Health & Wellness
Get to know ivermectin, an ingredient in heartworm preventatives
When served correctly, ivermectin has many benefits for dogs.
Heartworm preventatives might be some of the most familiar medications you give your pup. But have you ever considered what they’re made of?
Ivermectin, which is used to eliminate and treat parasites in dogs, is an ingredient in most heartworm preventatives and mange treatments. And while ivermectin is beneficial to help protect our pets, it’s essential to be mindful of the dosage and side effects, as too much of this medication can harm dogs.
Why do dogs take ivermectin?
If your pup takes heartworm preventatives, chances are they’re already taking ivermectin.
“Ivermectin is a medication used to treat and kill various parasites in animals. In dogs, it’s used in many heartworm preventatives, but it’s also sometimes used to treat mange. However, newer medications are used more often for treating mange now than ivermectin is,” Dr. Emily Singler, VMD, a veterinary consultant for Fetch by The Dodo explains.
Even though ivermectin is in heartworm preventative medication, it doesn't mean it can eliminate heartworm parasites that've already infected your dog. So, if your dog is heartworm-positive, you’ll want to talk to your veterinarian about a proper treatment solution. And it’s essential that all medications — preventive or reactive — be monitored and approved by a veterinarian to avoid negative reactions.
“If a dog is heartworm-positive, there’s a rare chance of an anaphylactic reaction when giving a dog a heartworm preventative, including those with ivermectin in them, as baby heartworms start to die,” Dr. Singler shares.
Ivermectin dosage for dogs
It’s crucial to only use ivermectin medications under the supervision of a vet, even in the context of prescribed heartworm preventatives, because serving the right dosage is critical to your pet’s health. “Ivermectin has a very narrow margin of safety in dogs,” Dr. Singler warns. “When properly dosed, the risk of side effects is low. Possible side effects include vomiting, diarrhea, dilated pupils and trouble maintaining balance.”
But what happens if a dog has too much ivermectin? Well, the side effects can be much worse. “It can lead to vomiting, diarrhea, blindness, seizures, other neurologic problems and even death,” Dr. Singler adds.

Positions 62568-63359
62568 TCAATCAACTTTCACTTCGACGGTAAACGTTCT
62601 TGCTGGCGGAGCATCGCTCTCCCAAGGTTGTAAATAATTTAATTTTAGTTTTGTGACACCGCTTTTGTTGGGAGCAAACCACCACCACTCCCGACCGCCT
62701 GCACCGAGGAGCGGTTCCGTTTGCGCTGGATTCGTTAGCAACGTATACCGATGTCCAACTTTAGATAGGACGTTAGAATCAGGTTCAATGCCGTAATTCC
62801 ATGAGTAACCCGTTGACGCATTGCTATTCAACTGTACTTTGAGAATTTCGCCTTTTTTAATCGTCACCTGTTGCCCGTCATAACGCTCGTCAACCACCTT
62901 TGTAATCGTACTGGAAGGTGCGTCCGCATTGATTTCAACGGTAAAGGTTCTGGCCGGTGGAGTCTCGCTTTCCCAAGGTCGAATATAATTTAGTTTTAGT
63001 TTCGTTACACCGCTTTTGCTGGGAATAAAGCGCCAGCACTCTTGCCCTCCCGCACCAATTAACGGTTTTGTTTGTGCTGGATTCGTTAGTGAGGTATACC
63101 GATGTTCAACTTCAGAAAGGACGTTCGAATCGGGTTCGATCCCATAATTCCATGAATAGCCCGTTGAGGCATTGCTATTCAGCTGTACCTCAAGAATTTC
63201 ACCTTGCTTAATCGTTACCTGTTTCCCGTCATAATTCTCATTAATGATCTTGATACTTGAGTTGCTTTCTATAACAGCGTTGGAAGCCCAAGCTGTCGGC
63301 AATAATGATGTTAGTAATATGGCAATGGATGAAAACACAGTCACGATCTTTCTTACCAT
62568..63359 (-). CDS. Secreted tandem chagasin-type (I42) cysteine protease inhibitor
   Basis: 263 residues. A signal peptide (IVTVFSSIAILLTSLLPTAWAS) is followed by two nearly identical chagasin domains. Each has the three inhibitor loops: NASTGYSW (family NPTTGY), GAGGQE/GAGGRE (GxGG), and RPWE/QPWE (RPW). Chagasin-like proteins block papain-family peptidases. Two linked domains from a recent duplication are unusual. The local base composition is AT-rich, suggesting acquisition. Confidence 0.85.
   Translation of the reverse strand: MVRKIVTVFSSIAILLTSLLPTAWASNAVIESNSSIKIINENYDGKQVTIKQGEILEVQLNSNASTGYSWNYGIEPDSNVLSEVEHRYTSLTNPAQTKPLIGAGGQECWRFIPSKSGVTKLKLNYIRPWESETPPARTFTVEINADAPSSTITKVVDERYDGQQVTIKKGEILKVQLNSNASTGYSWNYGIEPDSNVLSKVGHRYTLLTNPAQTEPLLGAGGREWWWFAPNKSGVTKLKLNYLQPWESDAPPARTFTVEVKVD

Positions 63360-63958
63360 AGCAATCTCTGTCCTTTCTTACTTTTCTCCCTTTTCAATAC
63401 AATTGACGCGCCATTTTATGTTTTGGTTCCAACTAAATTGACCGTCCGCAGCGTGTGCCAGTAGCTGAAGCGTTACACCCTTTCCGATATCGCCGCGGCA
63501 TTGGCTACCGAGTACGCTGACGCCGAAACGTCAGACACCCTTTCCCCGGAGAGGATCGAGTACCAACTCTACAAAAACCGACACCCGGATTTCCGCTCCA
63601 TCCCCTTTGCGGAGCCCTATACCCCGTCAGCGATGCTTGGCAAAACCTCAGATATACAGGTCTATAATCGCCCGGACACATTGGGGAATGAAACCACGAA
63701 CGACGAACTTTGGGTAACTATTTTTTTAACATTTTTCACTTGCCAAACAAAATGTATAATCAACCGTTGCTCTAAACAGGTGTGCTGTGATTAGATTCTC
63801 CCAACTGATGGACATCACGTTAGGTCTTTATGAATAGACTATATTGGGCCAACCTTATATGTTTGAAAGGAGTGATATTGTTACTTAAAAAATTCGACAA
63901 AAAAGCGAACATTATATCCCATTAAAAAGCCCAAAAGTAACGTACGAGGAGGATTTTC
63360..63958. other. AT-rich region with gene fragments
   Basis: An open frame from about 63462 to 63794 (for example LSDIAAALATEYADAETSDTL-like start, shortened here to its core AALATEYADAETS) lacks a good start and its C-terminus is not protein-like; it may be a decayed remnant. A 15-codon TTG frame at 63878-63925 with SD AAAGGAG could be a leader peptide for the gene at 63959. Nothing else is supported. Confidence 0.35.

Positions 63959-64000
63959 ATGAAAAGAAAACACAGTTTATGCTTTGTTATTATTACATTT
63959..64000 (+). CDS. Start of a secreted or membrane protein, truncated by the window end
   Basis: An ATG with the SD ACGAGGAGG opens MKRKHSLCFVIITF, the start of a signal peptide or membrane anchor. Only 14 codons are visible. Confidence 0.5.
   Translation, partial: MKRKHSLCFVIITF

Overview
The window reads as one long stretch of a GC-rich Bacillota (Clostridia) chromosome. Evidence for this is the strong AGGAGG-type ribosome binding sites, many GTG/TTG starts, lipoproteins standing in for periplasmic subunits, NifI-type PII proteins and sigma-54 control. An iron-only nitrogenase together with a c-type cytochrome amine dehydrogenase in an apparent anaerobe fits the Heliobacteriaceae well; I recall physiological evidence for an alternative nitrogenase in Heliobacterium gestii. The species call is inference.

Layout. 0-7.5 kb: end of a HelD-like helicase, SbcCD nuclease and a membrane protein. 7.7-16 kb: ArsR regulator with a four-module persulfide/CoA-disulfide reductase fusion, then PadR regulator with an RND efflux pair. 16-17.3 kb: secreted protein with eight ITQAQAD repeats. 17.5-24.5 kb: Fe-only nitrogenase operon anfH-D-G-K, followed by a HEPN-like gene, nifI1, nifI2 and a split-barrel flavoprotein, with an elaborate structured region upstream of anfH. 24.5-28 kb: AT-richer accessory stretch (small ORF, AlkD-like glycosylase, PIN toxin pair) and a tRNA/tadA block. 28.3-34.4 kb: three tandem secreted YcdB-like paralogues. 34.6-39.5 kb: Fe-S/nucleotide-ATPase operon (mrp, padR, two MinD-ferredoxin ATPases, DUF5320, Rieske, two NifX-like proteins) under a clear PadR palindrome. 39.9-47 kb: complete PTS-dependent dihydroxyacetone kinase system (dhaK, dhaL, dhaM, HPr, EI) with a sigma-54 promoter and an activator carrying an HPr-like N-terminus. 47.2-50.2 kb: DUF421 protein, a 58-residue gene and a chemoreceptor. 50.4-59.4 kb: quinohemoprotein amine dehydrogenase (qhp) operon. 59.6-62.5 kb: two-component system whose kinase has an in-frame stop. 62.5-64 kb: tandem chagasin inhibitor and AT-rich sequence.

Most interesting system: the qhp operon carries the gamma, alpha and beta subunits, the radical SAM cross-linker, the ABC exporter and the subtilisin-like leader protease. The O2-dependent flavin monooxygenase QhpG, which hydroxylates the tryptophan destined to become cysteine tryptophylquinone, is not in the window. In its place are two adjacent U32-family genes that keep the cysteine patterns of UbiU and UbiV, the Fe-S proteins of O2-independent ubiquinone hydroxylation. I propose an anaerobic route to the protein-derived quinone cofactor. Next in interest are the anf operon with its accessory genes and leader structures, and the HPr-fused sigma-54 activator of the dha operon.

Your pup should be OK if you follow your vet's ivermectin dosage guidelines for your pet's specific size and age. “The standard heartworm preventive dose for ivermectin is low and generally well tolerated by all dog breeds.”
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Where should pet parents get ivermectin?
Because ivermectin is a standard treatment for parasites (it’s one that’s often administered to livestock and large animals by their parents) it’s technically available over-the-counter. But Dr. Singler emphasizes that parents shouldn’t offer this drug to their dog without a prescription and the guidance of a licensed vet who has examined their pet.
“Dog parents should only use it in doses and formulations recommended by a veterinarian since overdosing can cause serious problems. For dogs that need to take it, the liquid formulation can be very bitter tasting, so try to follow it with something yummy,” Dr. Singler says.
When using ivermectin to treat mange in dogs, it’s important to note that a higher dose will likely be necessary. As such, it’s essential to be aware of possible drug interactions or genetic mutations that could make high doses more problematic.
“Dogs that need to take higher doses of ivermectin for treatment of mange shouldn’t take Comfortis for flea prevention at the same time,” Dr. Singler instructs. “Also, dogs that could possibly carry the MDR-1 mutation that causes increased sensitivity to certain drugs may not tolerate high doses of ivermectin. Breeds that may carry this mutation include Australian Shepherds and related breeds. Ask your veterinarian for more guidance.”
Ultimately, ivermectin has its place in canine medical treatments, particularly for heartworm prevention and the treatment of mange. That said, dosage levels are imperative to consider, and dogs shouldn't be given ivermectin outside a licensed vet's supervision.
The Dig is the expert-backed editorial from Fetch Pet Insurance. We're here to answer all of the questions you forget to ask your vet or are too embarrassed to ask at the dog park.
Photo by Alejandro Contreras on Unsplash